MOVE NHMA SHOW? INDUSTRY EXECUTIVES SPLIT

ROSEMONT, Ill. -- Industry reaction is mixed on whether Orlando, Fla., would be a better venue for the International Housewares Show, now held in Chicago.ed within five miles of Disney World."We have been in Chicago for a significant period of time, but it has been an environment where there have not been alternates," said Phil Brandl, president of the NHMA. "The housewares show has enjoyed its time

ROSEMONT, Ill. -- Industry reaction is mixed on whether Orlando, Fla., would be a better venue for the International Housewares Show, now held in Chicago.

ed within five miles of Disney World.

"We have been in Chicago for a significant period of time, but it has been an environment where there have not been alternates," said Phil Brandl, president of the NHMA. "The housewares show has enjoyed its time in Chicago, and we do view Chicago as a world-class venue; however, [Orlando] is a new world-class venue that deserves to be examined."

The benefits are wide-ranging, said Brandl, and costs could be reduced substantially.

"On the exhibitor side, labor costs would be substantially less," Brandl explained. "And our preliminary investigation points to transportation and housing costs being significantly less. "

There are also benefits to the NHMA in building international attendance. "Latin America is probably the most potential-laden, fertile foreign market for the show, and Orlando lends itself to that international buyer."

The climate is a draw, too.

While some retailers and vendors have clear-cut opinions, others are undecided. Questions remain on both sides.

One vice president and divisional merchandise manager for a Midwest mass merchant said, "The timing of the show is an important factor to take into consideration. If it's give-or-take a week, it becomes a non-issue. Beyond that, it's a matter of the facilities available, comparing the costs and the ability of the city to handle the magnitude of people in terms of accommodations."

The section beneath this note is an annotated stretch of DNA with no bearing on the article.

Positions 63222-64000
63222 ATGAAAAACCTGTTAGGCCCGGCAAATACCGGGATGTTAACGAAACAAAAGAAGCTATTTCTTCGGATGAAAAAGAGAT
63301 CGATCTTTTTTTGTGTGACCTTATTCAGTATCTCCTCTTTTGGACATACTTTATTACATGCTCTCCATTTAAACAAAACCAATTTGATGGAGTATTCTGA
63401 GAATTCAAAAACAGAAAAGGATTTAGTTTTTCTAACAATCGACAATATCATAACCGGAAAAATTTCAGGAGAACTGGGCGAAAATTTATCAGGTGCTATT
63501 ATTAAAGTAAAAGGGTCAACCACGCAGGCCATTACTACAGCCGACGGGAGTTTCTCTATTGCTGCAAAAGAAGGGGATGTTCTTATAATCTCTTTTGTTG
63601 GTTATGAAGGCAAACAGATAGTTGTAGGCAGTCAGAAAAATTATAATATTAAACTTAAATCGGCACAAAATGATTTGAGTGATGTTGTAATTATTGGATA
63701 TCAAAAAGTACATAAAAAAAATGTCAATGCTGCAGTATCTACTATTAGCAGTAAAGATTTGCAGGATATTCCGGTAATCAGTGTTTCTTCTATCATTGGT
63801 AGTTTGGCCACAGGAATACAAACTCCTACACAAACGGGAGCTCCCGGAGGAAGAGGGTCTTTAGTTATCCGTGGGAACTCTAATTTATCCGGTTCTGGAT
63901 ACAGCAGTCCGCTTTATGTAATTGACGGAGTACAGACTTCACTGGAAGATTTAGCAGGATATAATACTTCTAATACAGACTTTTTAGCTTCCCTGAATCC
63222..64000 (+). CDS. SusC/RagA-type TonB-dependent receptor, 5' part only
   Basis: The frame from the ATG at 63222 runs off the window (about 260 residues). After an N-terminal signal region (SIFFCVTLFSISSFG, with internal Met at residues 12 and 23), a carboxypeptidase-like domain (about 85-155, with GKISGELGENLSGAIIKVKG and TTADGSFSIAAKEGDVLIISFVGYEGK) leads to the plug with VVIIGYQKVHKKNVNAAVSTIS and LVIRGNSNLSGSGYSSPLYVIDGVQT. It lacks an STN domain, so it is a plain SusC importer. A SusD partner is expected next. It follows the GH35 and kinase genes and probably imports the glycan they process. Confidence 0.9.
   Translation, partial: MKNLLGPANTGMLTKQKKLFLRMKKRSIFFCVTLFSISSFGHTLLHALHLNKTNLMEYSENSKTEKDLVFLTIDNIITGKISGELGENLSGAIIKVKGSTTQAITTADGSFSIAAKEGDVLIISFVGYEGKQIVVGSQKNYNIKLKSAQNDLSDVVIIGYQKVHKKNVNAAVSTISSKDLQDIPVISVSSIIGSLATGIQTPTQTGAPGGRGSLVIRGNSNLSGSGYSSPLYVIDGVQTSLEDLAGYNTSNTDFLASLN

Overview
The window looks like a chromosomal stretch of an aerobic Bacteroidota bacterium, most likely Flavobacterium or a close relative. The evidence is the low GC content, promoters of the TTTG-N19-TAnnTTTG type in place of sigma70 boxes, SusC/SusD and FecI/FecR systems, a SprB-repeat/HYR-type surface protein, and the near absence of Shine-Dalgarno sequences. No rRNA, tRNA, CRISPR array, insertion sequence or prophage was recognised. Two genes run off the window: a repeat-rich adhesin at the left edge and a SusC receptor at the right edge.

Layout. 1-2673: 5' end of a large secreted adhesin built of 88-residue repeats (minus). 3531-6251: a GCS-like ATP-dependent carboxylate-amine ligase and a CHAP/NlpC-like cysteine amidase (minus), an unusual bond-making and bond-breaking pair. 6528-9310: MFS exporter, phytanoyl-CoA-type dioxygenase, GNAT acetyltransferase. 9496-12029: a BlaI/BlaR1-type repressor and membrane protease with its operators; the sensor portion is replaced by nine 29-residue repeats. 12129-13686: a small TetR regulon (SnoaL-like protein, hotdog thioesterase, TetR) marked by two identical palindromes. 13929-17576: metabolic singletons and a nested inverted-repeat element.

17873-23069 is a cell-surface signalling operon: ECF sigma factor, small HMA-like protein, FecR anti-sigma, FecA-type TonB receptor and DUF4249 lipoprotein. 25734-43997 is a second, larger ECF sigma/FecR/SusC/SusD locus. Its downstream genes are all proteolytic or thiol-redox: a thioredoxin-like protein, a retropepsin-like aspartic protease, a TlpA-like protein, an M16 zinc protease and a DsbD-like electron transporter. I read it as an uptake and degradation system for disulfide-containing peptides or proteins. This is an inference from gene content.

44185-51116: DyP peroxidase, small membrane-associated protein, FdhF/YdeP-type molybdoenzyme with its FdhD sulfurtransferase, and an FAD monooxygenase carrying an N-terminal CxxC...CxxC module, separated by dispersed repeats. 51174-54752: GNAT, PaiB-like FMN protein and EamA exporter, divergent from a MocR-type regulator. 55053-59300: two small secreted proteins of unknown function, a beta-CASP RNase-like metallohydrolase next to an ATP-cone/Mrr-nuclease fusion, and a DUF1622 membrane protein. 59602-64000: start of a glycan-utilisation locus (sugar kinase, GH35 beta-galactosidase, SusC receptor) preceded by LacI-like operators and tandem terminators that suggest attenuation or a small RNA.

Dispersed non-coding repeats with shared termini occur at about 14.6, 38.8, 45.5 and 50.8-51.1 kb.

"My first reaction is: If it's not broke, don't fix it," said Vincent Pasquale, president of Intercraft, a Newell division and the largest photo frame supplier. "Chicago is centrally located and easy to get to. People who are not in major cities won't be happy. And Chicago is really geared toward large conventions. They don't get flustered with large groups."

The weather conditions are more favorable in Orlando, Pasquale conceded. "There's always a chance to get snowed out of Chicago." But he added, "People tend to do other things in the warm weather."

While there are many vendors that think they will save on labor and housing, others see the move as too costly.

Cathy Rings, vice president of marketing with Rubbermaid, said that while there are some cost concerns associated with McCormick Center, it would be better for Rubbermaid if the show stayed in Chicago.

Besides the proximity of its headquarters in Wooster, Ohio, Rubbermaid has one of the largest booths at the housewares show, storing it in Chicago and reusing it for the hardware show in August. The costs to move it back and forth would be considerable.

"In general, we're pretty pleased with the Chicago location," Rings said, but added, "On the other hand, Florida in January is a good thing."

The NHMA will make a decision in the fall. And while the group has done an initial focus study, it is doing more extensive research, Brandl said. These studies will be completed in about 60 days.

"The research we're first doing is a financial feasibility study by a third party, Arthur Andersen," Brandl said. "There's also a third-party travel-destination group study and a broad-based survey targeting the retail community."

The NHMA is also looking into the availability of labor in the Orlando market, Brandl added.